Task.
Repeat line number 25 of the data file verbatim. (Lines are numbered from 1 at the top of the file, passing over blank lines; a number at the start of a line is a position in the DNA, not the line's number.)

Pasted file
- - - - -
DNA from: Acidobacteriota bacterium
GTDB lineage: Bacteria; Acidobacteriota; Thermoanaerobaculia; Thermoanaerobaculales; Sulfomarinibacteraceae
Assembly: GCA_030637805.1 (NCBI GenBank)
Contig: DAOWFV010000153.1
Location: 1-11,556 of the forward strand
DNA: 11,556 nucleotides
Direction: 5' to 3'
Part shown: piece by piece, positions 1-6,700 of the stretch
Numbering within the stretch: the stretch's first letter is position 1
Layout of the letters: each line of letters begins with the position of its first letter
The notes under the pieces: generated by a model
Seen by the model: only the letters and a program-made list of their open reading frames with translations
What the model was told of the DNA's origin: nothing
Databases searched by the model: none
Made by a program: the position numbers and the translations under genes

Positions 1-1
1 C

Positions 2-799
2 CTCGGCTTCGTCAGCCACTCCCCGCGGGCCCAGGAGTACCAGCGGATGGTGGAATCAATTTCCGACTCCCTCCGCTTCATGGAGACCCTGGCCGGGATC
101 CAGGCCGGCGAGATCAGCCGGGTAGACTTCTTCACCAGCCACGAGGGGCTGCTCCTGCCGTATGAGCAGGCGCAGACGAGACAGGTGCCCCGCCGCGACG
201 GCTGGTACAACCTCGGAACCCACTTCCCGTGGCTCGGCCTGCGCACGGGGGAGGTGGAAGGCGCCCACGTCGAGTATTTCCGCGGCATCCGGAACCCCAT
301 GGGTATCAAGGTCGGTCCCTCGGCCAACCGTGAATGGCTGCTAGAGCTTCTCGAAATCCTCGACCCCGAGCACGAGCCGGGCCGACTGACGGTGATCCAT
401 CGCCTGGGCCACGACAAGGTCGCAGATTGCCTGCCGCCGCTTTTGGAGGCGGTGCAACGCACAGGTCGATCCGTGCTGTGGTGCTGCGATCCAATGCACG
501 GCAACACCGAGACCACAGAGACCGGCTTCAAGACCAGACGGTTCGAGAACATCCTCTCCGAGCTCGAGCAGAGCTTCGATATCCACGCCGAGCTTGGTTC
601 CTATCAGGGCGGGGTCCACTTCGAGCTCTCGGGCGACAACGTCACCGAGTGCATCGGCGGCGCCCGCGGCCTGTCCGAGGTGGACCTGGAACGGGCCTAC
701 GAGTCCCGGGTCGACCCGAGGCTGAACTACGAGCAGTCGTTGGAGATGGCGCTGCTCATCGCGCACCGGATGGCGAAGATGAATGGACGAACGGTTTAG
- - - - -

601 CTATCAGGGCGGGGTCCACTTCGAGCTCTCGGGCGACAACGTCACCGAGTGCATCGGCGGCGCCCGCGGCCTGTCCGAGGTGGACCTGGAACGGGCCTAC